Are you ready for Natasha’s Law & is it enough?

Natasha’s Law, which comes into effect next month, is a great step forward for those, like me, who suffer from anaphylaxis.

It means food and drink businesses must provide a full list of ingredients and allergen labelling on foods which are packaged for sale on the premises. You can find out more about it here.

However, it still doesn’t remove the need of the anaphylaxis sufferer to check labelling, and take care about what they eat. It does however mean that the food industry also has to take their share of the liability, and care for all of their customers when food is packaged and sold on site.

It is tragic that it took the death of Natasha Ednan-Laperouse who died aged 15 after consuming a sandwich which had been prepared and packaged on site which contained sesame. She died on an aircraft as her father tried desperately to save her. She’d purchased the sandwich prior to boarding. I have always supported the aims of her parents in trying to ensure others do not suffer the same fate. It’s been a long fight for them.

There are over two million of us in UK who are allergy sufferers, and it is always hard for us to buy, or eat in restaurants with confidence or buy snacks or buy freshly prepared packaged foods and feel 100 per cent safe eating them.

If most people eat something that doesn’t suit them, they might have a coughing fit, or throw-up, or have to rush to the loo.  However, they don’t face death by just eating one mouthful of the wrong food.

This can be the most tragic outcome of an anaphylactic episode.

For me however Natasha’s Law is important yet it’s not enough.

Owen’s Law is another campaign set up by grieving parents.

Owen Carey was celebrating his 18th birthday with his family and girlfriend, on a day out in London in 2017.

He had suffered with multiple food allergies his entire life, and was used to ordering meals to fit his restricted diet.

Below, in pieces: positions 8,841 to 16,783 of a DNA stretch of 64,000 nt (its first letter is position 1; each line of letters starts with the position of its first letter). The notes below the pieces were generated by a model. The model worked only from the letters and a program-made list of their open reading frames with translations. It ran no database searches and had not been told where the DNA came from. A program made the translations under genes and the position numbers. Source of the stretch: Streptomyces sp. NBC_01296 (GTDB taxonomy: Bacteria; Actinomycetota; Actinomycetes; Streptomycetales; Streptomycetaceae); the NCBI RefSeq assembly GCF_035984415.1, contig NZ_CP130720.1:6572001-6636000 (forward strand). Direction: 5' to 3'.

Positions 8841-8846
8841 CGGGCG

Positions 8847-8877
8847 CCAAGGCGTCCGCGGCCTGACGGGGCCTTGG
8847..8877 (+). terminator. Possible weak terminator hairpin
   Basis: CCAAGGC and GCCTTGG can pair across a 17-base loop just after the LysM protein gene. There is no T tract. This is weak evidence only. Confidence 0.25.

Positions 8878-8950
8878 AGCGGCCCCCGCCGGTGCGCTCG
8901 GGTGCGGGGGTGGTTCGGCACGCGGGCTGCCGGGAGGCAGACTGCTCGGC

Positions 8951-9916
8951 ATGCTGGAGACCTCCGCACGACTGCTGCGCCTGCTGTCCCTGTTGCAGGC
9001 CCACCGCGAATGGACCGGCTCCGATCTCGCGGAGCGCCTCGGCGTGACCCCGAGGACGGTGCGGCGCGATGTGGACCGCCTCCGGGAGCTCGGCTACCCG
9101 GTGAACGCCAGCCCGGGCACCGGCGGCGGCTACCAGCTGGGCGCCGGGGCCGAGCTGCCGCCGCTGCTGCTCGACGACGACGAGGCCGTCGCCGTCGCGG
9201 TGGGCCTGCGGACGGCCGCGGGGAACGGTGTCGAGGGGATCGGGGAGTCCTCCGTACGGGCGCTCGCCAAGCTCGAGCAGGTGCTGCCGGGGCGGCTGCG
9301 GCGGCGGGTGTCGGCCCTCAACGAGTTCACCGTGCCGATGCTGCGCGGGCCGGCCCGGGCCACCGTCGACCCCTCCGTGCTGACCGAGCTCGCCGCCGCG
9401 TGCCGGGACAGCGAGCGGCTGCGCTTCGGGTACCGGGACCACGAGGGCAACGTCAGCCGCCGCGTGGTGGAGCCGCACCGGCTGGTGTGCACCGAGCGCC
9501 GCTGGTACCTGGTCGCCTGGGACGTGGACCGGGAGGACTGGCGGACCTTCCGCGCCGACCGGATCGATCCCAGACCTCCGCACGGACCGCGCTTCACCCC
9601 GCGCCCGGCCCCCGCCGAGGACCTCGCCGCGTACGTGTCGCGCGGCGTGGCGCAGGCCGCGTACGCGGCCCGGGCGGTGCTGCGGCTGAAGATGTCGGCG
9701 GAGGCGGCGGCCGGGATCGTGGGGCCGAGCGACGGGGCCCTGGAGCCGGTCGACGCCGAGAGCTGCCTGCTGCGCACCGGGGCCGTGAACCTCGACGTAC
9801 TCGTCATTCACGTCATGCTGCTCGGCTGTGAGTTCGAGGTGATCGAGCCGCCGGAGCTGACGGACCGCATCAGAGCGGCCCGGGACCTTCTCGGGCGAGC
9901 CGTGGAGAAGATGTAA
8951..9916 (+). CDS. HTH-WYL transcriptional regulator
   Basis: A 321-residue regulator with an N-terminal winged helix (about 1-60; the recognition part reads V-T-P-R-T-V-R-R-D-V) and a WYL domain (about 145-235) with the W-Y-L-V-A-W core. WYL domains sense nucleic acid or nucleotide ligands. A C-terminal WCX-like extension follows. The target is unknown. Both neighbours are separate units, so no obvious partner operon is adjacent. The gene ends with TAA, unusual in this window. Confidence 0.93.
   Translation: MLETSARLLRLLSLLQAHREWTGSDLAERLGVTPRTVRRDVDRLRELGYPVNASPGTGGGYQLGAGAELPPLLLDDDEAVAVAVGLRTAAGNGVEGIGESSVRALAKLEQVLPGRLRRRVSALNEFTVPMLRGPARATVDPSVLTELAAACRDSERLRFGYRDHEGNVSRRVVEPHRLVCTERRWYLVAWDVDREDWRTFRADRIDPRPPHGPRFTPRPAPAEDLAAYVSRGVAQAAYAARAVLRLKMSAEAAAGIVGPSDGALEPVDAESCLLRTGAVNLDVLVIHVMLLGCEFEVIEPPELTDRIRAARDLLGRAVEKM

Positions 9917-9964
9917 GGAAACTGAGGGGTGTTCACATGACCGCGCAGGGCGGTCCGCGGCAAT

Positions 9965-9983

For his birthday, they went to a burger restaurant, where after explaining his allergies to the server, as there was no information on the menu, he was assured that the grilled chicken burger he ordered would be ‘plain grilled’, and therefore safe for him to eat.

The information he was given was wrong and it cost him his life. The chicken had been marinated in buttermilk. Something that Owen was highly allergic to. As soon as he had eaten only a small amount, he could tell something was wrong. His breathing became more and more restricted, and he constantly used his asthma inhaler, as he and his girl-friend journeyed to what was supposed to be the second half of his celebratory day.

Forty-five minutes later, at the London Eye, Owen collapsed, having suffered a massive anaphylactic reaction. Paramedics and then a team at St. Thomas’ Hospital tried to help him, but were unable to resuscitate him.

What is Owen’s Law?

Owen’s family are campaigning for a change to be made in law, around how allergy information is displayed and given in restaurants in the UK.

The hope is, that a simple change in labelling and staff training will prevent any future needless deaths of people with food allergies.

Owen’s family have been in dialogue with the Food Standards Agency, The Anaphylaxis Campaign and the Government to try to move this law forward.

Some good news – the company who owned Bryon Hamburgers Ltd has gone into administration, and the new CEO, has agreed to change Bryon’s menus to state the allergens in each dish on the face of their menus.

Also, Wetherspoons is already Owen’s Law compliant! The family hope to get other restaurants to adopt it.

I started Creative Nature because I had problems being able to find food that was safe for me to eat.

Now all of our products are 14-allergen free-from, they are gluten, dairy, wheat and nut free, and some are also organic.

I will continue to support campaigns like Natasha’s Law and Owen’s Law, because it is something close to me, and I’m passionate about make life safer for allergy sufferers.

I look forward to a time when people are not dying because they ate the wrong food.

If you would like to support the petition for this law, please go to Owen’s Law website, under the section The Petition & Politicians.

For more information about Natasha’s Law: